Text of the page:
What causes a bunion?
Anyone can get a bunion, but they are most often seen in women. While the exact causes of bunions are unclear, genetics and lifestyle choices influence the likelihood of developing bunions and the speed at which they progress and get worse. Wearing tight-fitting or high-heeled shoes, for example, often worsens bunion pain and the deformity. Inflammatory conditions like rheumatoid arthritis or neuromuscular conditions, such as polio, have also been linked to bunions.
What are bunion symptoms?
In addition to the bump on the foot, bunions can cause:
- Recurring pain and tenderness
- Redness and inflammation
- Hardened skin on the bottom of the foot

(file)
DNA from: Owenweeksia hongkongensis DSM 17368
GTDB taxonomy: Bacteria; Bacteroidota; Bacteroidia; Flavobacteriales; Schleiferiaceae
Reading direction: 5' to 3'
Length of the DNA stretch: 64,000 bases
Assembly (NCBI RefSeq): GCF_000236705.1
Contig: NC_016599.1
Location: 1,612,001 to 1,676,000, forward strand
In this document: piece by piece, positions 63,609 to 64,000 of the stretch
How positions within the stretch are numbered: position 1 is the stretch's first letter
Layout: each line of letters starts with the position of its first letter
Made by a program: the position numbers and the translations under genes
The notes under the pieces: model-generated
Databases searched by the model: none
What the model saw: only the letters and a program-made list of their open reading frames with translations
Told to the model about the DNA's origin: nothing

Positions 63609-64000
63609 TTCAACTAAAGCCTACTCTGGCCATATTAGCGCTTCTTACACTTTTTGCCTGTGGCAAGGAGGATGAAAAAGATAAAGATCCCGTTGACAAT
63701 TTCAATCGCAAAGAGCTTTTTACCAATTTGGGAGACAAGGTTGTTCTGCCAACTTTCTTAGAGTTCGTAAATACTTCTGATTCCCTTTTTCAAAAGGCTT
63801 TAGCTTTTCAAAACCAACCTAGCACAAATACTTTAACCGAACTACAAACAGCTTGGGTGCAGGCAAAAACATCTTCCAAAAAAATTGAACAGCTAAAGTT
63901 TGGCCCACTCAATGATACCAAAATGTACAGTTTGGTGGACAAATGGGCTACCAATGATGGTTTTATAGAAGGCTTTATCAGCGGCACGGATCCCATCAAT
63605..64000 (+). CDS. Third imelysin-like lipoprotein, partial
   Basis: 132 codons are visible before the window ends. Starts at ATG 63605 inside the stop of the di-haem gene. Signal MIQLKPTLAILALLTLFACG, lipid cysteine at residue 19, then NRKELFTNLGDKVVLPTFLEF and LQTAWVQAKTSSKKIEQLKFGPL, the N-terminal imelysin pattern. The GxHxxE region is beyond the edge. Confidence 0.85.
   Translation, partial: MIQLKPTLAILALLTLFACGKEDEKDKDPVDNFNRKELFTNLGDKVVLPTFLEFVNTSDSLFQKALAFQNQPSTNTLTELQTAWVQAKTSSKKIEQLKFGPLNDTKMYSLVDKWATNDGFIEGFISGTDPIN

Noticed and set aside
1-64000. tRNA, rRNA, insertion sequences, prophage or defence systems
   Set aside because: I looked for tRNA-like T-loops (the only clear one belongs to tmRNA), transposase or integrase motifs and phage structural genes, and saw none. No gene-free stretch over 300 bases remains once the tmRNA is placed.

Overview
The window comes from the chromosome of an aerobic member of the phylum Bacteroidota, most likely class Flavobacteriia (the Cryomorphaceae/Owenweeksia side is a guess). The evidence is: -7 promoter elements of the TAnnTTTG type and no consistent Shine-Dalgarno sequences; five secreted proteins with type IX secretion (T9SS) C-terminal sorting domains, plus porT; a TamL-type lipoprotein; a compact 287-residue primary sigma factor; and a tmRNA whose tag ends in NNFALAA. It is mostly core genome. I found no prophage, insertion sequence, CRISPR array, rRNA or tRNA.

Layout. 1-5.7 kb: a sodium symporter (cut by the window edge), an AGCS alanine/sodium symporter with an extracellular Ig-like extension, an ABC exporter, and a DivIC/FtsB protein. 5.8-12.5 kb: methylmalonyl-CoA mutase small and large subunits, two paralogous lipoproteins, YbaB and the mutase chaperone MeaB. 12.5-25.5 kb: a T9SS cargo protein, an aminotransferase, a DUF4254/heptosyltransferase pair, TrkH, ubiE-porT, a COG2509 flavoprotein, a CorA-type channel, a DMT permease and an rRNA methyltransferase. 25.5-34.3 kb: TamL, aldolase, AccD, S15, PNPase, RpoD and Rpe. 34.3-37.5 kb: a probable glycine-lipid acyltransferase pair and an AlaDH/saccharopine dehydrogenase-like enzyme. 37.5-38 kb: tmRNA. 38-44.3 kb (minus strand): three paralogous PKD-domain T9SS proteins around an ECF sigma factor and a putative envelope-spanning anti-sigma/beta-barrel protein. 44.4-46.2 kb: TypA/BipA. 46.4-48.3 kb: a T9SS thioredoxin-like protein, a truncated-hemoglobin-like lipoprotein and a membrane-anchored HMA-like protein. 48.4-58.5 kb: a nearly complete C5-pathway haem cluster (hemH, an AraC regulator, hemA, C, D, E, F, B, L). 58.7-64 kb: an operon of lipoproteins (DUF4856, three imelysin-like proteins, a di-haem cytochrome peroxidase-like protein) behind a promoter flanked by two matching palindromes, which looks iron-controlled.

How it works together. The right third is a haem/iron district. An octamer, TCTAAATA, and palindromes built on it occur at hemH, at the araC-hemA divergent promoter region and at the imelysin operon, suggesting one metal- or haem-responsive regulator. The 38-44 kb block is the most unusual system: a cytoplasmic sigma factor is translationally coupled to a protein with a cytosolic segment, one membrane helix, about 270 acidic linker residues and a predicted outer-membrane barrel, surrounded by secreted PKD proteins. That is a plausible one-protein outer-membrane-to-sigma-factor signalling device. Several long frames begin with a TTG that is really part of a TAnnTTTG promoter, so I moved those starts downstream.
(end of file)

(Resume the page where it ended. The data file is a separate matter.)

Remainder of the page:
- Calluses or corns on the bump or between the toes
- Stiffness and limited motion in the big toe, which can lead to difficulty walking and standing
No bunion is created equal
Bunions are as unique as the people who have them. And the best treatment is the one that specifically addresses yours. Your doctor can help guide you through your treatment choices.
Individual results and activity levels after surgery vary and depend on many factors including age, weight and prior activity level. There are risks and recovery times associated with surgery and there are certain individuals who should not undergo surgery. Only a physician can tell you if this product and associated procedure are right for you and your unique circumstances. Please consult with a physician for complete information regarding benefits, risks, anticipated implant duration and possible outcomes.